Friday, August 7, 2009

Brace-Faced Fido

Sometimes, I think my standards are a little unrealistic. My friends always think my standards are unrealistic, but I only agree with them about 35 percent of the time.
However, I hope you all agree with me this time.
When out for dinner and drinks not too long ago, I was approached by a decent-looking guy. He told me he hadn’t been able to look away from me all night because he thought I was just gorgeous. He introduced himself and asked for my number. It was kind of a ballsy move, I figured, and he seemed nice, so I gave it to him. I know, after learning my lesson from the guy who looked like a serial killer, I should have handed him some questionnaires before giving out my number. Nonetheless, I gave it to him.
He called not too long thereafter. It took me 15 minutes to discover that he didn’t fit any of my standards by a long shot.
In just 15 minutes on the phone, I discovered he:
is on year No. 2 of a seven-year plan to open a bar (woohoo, bars in L.A. don’t even stay open for seven years).
lives with his mom at 27
and, as if that weren’t good enough…
he works as a vet technician. For a vet. who puts braces on dogs.
You just can’t make this shit up. FML.

Thursday, April 23, 2009

"You can [not always] have whatever you like, yeah, yeah."

I’m not a control freak.

No, I’m not trying to convince anyone of this fact; the act alone of trying to convince someone I’m not a control freak would prove contradictory. So I won’t try to connive, manipulate, or in any other way control your thoughts about me not being a control freak. Don’t worry—I won’t.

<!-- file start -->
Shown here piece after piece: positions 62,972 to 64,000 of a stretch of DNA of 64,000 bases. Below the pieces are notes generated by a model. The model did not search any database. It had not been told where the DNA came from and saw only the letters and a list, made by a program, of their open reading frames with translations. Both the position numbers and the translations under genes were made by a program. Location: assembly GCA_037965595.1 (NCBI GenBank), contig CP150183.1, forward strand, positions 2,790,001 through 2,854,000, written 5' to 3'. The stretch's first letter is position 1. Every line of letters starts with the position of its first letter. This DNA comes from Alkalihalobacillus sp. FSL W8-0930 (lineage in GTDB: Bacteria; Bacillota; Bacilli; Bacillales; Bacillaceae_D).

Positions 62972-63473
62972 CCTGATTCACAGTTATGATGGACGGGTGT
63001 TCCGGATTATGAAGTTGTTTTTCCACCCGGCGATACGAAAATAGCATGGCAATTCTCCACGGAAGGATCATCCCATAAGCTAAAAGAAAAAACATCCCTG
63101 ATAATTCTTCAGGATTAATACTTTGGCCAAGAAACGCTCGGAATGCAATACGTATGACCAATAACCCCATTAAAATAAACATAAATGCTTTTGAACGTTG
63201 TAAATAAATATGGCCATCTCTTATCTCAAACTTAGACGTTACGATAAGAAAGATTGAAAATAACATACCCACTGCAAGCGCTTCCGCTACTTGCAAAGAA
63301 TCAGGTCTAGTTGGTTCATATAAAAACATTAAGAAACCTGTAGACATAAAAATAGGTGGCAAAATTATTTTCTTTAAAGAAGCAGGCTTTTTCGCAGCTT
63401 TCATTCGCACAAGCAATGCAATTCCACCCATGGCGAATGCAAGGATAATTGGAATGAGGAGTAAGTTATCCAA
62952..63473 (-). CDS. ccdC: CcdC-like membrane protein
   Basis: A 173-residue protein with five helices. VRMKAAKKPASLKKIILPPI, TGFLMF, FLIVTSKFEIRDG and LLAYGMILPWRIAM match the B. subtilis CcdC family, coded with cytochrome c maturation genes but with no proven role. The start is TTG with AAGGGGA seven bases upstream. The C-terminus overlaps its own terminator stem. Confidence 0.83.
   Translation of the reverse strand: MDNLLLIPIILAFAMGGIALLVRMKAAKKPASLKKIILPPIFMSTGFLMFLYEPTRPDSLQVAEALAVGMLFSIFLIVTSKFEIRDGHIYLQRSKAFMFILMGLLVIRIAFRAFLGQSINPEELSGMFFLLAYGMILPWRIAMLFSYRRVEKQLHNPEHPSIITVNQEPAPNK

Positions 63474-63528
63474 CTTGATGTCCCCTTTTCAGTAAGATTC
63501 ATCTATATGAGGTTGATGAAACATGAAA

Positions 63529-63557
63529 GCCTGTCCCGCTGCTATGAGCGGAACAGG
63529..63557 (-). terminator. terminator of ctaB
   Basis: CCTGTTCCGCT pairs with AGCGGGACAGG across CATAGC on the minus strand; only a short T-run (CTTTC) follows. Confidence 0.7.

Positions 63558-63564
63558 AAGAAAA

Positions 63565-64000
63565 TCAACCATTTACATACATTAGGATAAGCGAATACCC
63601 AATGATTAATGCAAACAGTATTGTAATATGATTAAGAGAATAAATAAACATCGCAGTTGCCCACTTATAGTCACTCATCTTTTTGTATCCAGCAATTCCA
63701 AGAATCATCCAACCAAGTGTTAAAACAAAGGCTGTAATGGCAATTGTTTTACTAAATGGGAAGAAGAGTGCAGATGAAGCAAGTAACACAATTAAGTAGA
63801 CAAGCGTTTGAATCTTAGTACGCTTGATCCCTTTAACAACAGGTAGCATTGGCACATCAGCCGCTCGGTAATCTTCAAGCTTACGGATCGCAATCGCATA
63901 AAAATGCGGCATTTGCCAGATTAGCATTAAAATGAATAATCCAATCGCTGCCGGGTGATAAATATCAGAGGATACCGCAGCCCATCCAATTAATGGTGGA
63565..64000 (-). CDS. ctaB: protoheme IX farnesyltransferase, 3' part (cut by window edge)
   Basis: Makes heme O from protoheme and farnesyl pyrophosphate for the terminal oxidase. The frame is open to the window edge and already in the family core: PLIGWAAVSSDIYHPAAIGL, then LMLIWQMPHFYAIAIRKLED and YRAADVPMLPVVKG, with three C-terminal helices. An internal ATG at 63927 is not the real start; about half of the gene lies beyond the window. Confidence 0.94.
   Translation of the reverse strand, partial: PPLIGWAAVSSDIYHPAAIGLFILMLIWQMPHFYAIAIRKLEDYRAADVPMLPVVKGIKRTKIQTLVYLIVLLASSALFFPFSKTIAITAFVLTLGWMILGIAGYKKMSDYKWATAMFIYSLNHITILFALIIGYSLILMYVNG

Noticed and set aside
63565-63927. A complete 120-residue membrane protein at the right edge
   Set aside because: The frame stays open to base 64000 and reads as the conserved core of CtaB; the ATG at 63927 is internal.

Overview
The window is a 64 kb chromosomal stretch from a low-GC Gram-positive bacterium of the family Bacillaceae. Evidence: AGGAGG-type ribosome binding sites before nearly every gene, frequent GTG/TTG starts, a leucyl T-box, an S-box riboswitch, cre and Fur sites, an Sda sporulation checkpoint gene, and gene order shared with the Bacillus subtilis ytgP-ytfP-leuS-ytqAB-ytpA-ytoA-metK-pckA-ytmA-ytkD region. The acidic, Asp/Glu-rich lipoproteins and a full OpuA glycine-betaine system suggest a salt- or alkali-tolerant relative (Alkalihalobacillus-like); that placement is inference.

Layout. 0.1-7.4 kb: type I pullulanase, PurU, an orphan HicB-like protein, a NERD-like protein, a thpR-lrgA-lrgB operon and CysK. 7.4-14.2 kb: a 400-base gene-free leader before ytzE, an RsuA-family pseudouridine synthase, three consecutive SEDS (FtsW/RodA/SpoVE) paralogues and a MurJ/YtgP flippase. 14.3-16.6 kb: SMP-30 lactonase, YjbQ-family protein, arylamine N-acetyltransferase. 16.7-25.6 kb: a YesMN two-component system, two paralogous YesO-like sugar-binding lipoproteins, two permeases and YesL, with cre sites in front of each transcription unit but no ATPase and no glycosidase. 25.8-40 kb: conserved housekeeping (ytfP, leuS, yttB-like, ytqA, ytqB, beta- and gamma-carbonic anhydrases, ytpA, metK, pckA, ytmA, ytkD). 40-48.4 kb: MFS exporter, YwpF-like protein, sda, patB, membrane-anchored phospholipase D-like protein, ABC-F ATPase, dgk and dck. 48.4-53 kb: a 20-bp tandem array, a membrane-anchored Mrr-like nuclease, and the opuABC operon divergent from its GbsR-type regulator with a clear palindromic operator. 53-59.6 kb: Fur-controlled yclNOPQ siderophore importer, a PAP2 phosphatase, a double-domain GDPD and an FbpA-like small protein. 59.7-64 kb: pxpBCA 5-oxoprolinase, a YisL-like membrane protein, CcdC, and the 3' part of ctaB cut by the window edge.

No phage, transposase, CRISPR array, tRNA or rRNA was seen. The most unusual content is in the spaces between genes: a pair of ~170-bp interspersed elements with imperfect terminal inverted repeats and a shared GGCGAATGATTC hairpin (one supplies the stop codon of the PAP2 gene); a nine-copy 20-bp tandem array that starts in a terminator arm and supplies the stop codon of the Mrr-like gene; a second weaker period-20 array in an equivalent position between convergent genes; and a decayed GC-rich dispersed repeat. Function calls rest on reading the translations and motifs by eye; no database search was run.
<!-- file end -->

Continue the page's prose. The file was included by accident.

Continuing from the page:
I will say, however, that if something needs to be taken control of, I know how to do it. The other day, when something at the office wasn’t working out to my satisfaction, a friend-co–worker said, “You know how to get what you want. Make it happen!” And I did.

She’s right. I generally do know how to get what I want (except a million dollars and a free Thai food delivery service—haven’t quite figured out how to get those yet). The problem with this is that I become incredibly frustrated with dating because it is something that is inherently entirely out of my control.

And that’s the whole point. The whole point of a relationship is having someone who wants to be with you, wants to kiss you, wants to help you mop up the 2 inches of water covering your floor when a pipe breaks, and wants to…give you lots of shiny things. (Wait, shiny things aren’t the point? I totally thought it was. I’m confused.)

Different magazines constantly seem to be publishing stories like “How to Make Him Like You,” or “How to Use Body Language to Get Him to Kiss You.” And sure, some of these tactics may occasionally work, at least on a surface level, but I don’t want to have to “make” someone like me or have to “use body language” to get someone to kiss me.

I just want him to want to like me. And I can’t control that. That is all on him.

Told you I wasn’t a control freak.

Thursday, March 26, 2009

Debunking Myths (of all kinds, apparently...)

While working the other day, I came across a banner ad for Venus, you know, the women's razor brand?

The ad read, "Shaving Myths Debunked. Myth #1: It's okay to use my date's razor."

My first thought, was, Ew, ew, ew. For many reasons, none of which are necessary to go into in this post. You can figure them out, I'm sure. I ain't got no stupid readers.

My second thought was, Hey, wait, is this ad just assuming we're all sluts and that we'll just be slutting it up and going home with our date for the night, thus making it necessary for us to use his razor? Couldn't it have at least said "boyfriend"? Maybe even "partner." But no, Venus just assumes we're screwing our co-worker's best friend's cousin who happened to ask us out one night.